4. Zomaniac

    As a digiZoid engineer, I would like to clarify a few facts about the ZO:

    1.0 The ZO’s signal conditioning technology is entirely analog, not digital. So, there are no algorithms or computations taking place.

    2.0 The ZO is not just a subwoofer device. Integrated amplifier circuits deliver 4 to 5 db of threshold gain, and up to 20 db of dynamic gain. Therefore, a secondary headphone amplifier is not required to drive high impedance headphones. Use of an additional headphone amplifier in-line with the ZO will produce unpredictable results, it also exposes both the ZO and headphone amp to potential electrical overstress from each other, and is therefore not recommended.

    3.0 The ZO was not designed to be coupled directly to a line output. Doing so will result in unpredictable results, and depending upon the line-out voltage level could overstress ZO’s input circuitry. The ZO instructions specify connecting it to a headphone output only. However, an in-line volume control may be used between the line-out and ZO’s input to accomplish this task safely.

    4.0 The ZO is not “as simple as powering it up and plugging in your source and headphones”, at least not upon first use. There is a specific procedure for setting up the sound source and ZO to assure proper operation. When setup properly, ZO will not induce distortion, clipping, or noise. So, if you are experiencing any of the aforementioned, its likely the setup, not the ZO. Failure to follow that procedure may result in unpredictable performance. The instruction manual provides detailed explanation of the procedure. 

    5.0 The ZO’s adjustment control is not for volume, rather it is a controller for selecting response profiles (i.e. SmartVektor contours). Regarding the SmartVektor controller switch, it will select a different frequency with each rotation of the switch, and continuing to hold the switch in the up or down rotation position for longer than 1 sec will engage Autoscan. The Autoscan function steps 4 frequencies per second. The ZO instructions explain this.

    6.0 The ZO doesn’t increase or decrease the volume of bass, instead it allows the user to select from 32 different ‘frequencies of emphasis’ in the range from 60Hz down to 20Hz. Along with each of these frequencies, a corresponding sound contour profile is engaged which balances the energy of mid-band frequencies and maintains their presence within the track. The mid-band contour frequencies extend upwards as high as 3000Hz. Therefore, if the audio track contains frequencies encompassed by the frequency of emphasis and it’s associated contour frequencies, they will be emphasized accordingly. Otherwise, no emphasis will occur (i.e. the ZO does not add bass, it only responds to the frequencies contained in the track). The end result is vitalized and balanced sound.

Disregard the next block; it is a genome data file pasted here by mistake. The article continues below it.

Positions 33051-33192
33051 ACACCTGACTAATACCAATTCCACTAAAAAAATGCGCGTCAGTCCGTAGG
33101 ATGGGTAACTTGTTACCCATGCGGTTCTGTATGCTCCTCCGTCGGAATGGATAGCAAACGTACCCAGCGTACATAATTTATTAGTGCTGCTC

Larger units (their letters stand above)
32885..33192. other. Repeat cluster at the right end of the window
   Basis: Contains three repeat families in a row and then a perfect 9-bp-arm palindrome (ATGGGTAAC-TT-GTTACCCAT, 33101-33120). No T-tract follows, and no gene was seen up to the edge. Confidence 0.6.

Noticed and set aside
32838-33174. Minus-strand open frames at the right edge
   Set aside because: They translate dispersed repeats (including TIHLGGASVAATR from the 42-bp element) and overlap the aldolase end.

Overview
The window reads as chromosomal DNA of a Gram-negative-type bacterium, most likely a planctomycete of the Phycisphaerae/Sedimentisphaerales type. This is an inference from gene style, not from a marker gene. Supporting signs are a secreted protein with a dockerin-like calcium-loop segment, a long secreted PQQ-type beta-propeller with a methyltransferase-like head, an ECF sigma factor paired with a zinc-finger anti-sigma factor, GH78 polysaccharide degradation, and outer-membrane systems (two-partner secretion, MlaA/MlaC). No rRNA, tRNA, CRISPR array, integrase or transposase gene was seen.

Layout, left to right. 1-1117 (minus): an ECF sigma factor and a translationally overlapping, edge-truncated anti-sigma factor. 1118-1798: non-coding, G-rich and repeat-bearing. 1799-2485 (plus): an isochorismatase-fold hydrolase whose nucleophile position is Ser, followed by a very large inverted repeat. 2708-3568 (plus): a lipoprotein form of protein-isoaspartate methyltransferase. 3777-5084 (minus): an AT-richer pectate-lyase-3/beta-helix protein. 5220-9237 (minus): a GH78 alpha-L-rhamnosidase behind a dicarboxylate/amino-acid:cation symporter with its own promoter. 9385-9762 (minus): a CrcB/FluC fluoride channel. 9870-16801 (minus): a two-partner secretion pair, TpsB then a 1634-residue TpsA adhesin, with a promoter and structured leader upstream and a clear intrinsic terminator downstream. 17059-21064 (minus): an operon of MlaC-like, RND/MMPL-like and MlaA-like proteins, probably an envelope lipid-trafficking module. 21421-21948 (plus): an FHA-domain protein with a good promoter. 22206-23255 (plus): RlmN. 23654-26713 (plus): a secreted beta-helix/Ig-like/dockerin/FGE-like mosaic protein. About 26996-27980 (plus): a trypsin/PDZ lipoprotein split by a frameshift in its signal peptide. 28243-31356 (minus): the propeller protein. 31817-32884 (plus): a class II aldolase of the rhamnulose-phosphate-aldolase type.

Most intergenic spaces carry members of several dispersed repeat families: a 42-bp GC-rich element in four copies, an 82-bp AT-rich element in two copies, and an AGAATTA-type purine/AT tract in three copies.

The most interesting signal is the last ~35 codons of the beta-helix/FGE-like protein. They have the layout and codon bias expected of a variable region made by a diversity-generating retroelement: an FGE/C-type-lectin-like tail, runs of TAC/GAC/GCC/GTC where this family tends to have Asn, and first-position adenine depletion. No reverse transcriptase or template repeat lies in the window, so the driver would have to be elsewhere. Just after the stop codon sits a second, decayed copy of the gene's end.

7.0 The “Mult-Colored LED” is called a LightScale. It provides a visual representation of the selected frequency of emphasis.

    8.0 Other applications and considerations regarding ZO:

           8.1 The ZO is a multi-application device which can be used with car stereo systems, docking stations, computer
           speakers, and other powered audio systems in addition to earphones/headphones.

           8.2 As a rule of thumb, the following guideline can be used as a starting point for selecting SmartVektor settings:

                  8.2.1 RED contour levels deliver extreme low frequency response. These settings work well for watching movies              or playing video games.
                  8.2.2 AMBER contour levels provide subwoofer intensity bass response. These settings work well for bass              intensive music tracks.
                  8.2.3 ORANGE contour levels can be considered ‘extended bass boost’.
                  8.2.4 GREEN contour levels fall into the region of typical bass boost down to flat frequency response              (i.e. headphone amp).

    • Anonymous

      Outstanding reply and many greeting to you and the team at DigiZoid.

      • Sherwinc_o

        Welcome to headfonics as well guys! I hope to see digizoid create more products. As for the reason I contacted you guys, its now been fixed and worked out. Thanks for the help guys! 

  5. Anonymous

    Oh I would like to place this in between my ef5 and HE6 just for fun!